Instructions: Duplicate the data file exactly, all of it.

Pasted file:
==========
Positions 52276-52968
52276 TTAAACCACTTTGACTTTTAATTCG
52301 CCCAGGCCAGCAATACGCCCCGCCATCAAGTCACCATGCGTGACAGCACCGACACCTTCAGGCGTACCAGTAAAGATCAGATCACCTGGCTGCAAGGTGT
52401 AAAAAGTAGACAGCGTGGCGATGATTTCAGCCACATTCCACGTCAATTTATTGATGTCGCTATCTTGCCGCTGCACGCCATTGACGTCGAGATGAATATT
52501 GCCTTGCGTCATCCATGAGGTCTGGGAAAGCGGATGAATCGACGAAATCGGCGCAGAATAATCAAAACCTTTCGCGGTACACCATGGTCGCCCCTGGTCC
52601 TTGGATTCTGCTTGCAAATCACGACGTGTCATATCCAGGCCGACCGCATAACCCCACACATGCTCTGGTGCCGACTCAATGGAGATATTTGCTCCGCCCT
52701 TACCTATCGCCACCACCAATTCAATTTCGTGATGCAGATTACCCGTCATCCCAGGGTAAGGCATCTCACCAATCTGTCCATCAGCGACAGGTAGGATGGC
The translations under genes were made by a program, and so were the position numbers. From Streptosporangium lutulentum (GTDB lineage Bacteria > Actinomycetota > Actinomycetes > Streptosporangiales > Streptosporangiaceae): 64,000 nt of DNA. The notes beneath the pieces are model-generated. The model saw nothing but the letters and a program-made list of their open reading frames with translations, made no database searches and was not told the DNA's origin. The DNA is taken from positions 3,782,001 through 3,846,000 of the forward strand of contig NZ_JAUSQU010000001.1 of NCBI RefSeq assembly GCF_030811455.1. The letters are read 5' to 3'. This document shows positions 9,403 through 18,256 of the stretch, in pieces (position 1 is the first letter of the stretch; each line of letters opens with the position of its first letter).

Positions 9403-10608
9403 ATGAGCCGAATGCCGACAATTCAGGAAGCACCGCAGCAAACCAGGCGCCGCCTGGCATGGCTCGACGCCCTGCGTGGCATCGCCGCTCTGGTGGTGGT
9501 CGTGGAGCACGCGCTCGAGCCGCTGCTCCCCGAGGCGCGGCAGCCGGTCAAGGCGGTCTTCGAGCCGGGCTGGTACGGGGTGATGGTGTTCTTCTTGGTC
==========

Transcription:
Positions 52276-52968
52276 TTAAACCACTTTGACTTTTAATTCG
52301 CCCAGGCCAGCAATACGCCCCGCCATCAAGTCACCATGCGTGACAGCACCGACACCTTCAGGCGTACCAGTAAAGATCAGATCACCTGGCTGCAAGGTGT
52401 AAAAAGTAGACAGCGTGGCGATGATTTCAGCCACATTCCACGTCAATTTATTGATGTCGCTATCTTGCCGCTGCACGCCATTGACGTCGAGATGAATATT
52501 GCCTTGCGTCATCCATGAGGTCTGGGAAAGCGGATGAATCGACGAAATCGGCGCAGAATAATCAAAACCTTTCGCGGTACACCATGGTCGCCCCTGGTCC
52601 TTGGATTCTGCTTGCAAATCACGACGTGTCATATCCAGGCCGACCGCATAACCCCACACATGCTCTGGTGCCGACTCAATGGAGATATTTGCTCCGCCCT
52701 TACCTATCGCCACCACCAATTCAATTTCGTGATGCAGATTACCCGTCATCCCAGGGTAAGGCATCTCACCAATCTGTCCATCAGCGACAGGTAGGATGGC
The translations under genes were made by a program, and so were the position numbers. From Streptosporangium lutulentum (GTDB lineage Bacteria > Actinomycetota > Actinomycetes > Streptosporangiales > Streptosporangiaceae): 64,000 nt of DNA. The notes beneath the pieces are model-generated. The model saw nothing but the letters and a program-made list of their open reading frames with translations, made no database searches and was not told the DNA's origin. The DNA is taken from positions 3,782,001 through 3,846,000 of the forward strand of contig NZ_JAUSQU010000001.1 of NCBI RefSeq assembly GCF_030811455.1. The letters are read 5' to 3'. This document shows positions 9,403 through 18,256 of the stretch, in pieces (position 1 is the first letter of the stretch; each line of letters opens with the position of its first letter).

Positions 9403-10608
9403 ATGAGCCGAATGCCGACAATTCAGGAAGCACCGCAGCAAACCAGGCGCCGCCTGGCATGGCTCGACGCCCTGCGTGGCATCGCCGCTCTGGTGGTGGT
9501 CGTGGAGCACGCGCTCGAGCCGCTGCTCCCCGAGGCGCGGCAGCCGGTCAAGGCGGTCTTCGAGCCGGGCTGGTACGGGGTGATGGTGTTCTTCTTGGTC